ASH Daily news for 10 December 2015
10 December 2015
- BAT faces more bribery claims in Africa
- Lincolnshire: Cigarette swoop on shops strikes blow against smugglers in Spalding
- Germany: Tobacco lobby stubs out total German tobacco ad ban
- Nigeria: Philip Morris is flooding Nigeria with 122 million ‘units’ of cigarettes
- US: Teens working in tobacco fields face health risks
BAT faces more bribery claims in Africa
Cigarette manufacturer British American Tobacco (BAT) is caught up in yet another bribery scam in Uganda, days after the firm was reported to have bribed Kenya’s former Trade minister.
Solomon Muyita, an ex-employee of British American Tobacco Uganda, has claimed that the tobacco firm bribed a local environmental official to misreport the impact from a fire at one of its warehouses in Uganda.Source: Business Daily Africa, 9th December 2015
Lincolnshire: Cigarette swoop on shops strikes blow against smugglers in Spalding
A joint operation where more than 17,000 illegal cigarettes were seized from shops in Spalding is a blow against “organised crime”.
Sgt Kimble Enderby of Lincolnshire Police’s Licensing Department, said: “The sale of non-duty paid or smuggled goods is organised crime and store operators who are prepared to sell these goods, serve to promote this criminality.”
Three unidentified shops in Spalding were raided by Lincolnshire Trading Standards and Alcohol Licensing Team police officers.
The raids were carried out after tip-offs from the public and “test purchases” which led to search warrants being issued.Source: Spalding Today, 9th December 2015
Germany: Tobacco lobby stubs out total German tobacco ad ban
The plans of the Federal Minister for Food, Agriculture and Consumer Protection, Christian Schmidt, to ban tobacco advertising have been scaled back. Critics have cited pressure from the tobacco industry, the Federal Ministry for Economic Affairs, and the Chancellery as the reason why.
The outdoor ban will not come into effect in mid-2018, as previously planned, but will be delayed by two years. Secondly, there will be no blanket-ban on cinema advertising; it will only apply to films that are aimed at children and young people. The third change means cigarette and pipe tobacco producers will not have to include so-called shock images, such as diseased lungs and rotten teeth, on their packaging.Source: EurActiv, 10th December 2015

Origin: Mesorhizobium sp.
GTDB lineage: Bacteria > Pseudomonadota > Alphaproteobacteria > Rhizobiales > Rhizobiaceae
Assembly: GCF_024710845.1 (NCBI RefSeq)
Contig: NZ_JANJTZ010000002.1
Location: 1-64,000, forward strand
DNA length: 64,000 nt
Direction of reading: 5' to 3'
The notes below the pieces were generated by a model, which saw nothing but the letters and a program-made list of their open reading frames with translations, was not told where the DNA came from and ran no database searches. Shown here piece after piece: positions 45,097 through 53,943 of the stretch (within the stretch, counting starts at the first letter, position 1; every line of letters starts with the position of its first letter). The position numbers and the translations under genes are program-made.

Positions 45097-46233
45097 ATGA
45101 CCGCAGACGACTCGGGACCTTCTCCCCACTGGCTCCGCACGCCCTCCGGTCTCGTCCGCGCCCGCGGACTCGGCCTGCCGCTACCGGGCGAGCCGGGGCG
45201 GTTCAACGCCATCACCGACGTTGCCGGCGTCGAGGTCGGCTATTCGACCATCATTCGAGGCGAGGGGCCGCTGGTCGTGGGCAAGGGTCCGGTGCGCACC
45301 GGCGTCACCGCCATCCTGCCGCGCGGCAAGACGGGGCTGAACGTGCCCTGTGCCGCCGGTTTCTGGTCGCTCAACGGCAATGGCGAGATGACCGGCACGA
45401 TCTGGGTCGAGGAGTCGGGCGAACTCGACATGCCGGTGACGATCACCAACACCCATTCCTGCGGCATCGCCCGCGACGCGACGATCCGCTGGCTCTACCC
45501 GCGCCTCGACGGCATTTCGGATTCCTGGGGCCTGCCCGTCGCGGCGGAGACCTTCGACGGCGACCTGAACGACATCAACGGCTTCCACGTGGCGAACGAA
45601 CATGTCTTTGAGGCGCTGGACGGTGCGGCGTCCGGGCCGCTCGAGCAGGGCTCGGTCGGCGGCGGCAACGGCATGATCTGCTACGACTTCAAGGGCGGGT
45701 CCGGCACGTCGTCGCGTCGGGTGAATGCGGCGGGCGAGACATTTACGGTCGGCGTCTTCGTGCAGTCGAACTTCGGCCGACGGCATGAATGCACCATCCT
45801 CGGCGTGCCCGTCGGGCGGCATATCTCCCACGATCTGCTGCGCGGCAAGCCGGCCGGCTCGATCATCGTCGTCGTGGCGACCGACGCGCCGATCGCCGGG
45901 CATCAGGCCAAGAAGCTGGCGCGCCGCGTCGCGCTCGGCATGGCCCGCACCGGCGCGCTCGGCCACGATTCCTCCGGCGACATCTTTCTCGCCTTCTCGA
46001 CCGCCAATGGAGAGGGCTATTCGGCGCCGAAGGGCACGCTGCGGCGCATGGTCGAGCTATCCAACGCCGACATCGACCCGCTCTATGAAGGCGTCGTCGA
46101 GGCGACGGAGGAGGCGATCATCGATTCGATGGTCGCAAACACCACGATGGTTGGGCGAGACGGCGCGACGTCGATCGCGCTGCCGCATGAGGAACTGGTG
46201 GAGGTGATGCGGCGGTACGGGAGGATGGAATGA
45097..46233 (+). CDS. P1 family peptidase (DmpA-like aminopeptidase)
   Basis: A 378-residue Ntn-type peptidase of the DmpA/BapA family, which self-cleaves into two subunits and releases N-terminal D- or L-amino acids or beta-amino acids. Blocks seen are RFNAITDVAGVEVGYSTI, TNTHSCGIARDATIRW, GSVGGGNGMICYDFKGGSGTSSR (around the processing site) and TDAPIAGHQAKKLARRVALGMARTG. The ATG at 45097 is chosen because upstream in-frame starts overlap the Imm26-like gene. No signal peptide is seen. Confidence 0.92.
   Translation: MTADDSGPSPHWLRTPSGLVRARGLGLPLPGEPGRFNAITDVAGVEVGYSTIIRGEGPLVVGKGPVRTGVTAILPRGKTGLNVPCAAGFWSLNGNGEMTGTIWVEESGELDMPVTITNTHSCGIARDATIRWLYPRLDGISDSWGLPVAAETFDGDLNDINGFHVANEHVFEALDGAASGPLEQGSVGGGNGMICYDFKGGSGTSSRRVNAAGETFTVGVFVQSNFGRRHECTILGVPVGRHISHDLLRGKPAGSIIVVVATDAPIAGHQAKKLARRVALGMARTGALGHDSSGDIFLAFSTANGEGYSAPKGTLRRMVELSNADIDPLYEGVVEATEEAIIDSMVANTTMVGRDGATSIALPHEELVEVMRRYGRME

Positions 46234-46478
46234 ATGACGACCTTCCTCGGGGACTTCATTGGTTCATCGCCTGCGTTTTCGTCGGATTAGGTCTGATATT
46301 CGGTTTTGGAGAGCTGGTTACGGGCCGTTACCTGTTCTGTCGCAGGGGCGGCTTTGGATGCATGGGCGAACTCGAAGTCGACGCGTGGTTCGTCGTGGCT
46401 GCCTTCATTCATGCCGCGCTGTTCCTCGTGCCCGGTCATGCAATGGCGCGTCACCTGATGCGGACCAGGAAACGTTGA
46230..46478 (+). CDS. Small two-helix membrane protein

Nigeria: Philip Morris is flooding Nigeria with 122 million ‘units’ of cigarettes
Philip Morris International secured an approval to import 122 million ‘units’ of cigarettes into Nigeria from September 2015 to March 2016, the Environmental Rights Action/Friends of the Earth International has said.
Mr. Oluwafemi, Deputy Director of ERA/FoEN, said flooding the country with the “unlicensed, tax-not-paid” cigarettes was a deliberate violation of the National Tobacco Control Act.
“Through this illicit import, PMINTL Nigeria Limited will assault our public health with 122 million units of the identified cigarette brands within seven months,” Mr. Oluwafemi said.Source: Premium Times, 9th December 2015
US: Teens working in tobacco fields face health risks
Many teenagers who work long hours on tobacco farms in the United States are getting sick, reporting symptoms like vomiting, dizziness and a loss of appetite, according to a Human Rights Watch report released on Wednesday.
The New York–based group called on the U.S. government and tobacco companies to bar children under 18 from working in direct contact with tobacco.
“These are kids who are too young to legally walk into a store and buy a pack of cigarettes,” said Margaret Wurth, a children’s rights researcher at Human Rights Watch and a co-author of the report. “Yet they are working long hours tending the tobacco that goes into the cigarettes. It’s not right, and it has to change.”Source: Aljazeera America, 9th December 2015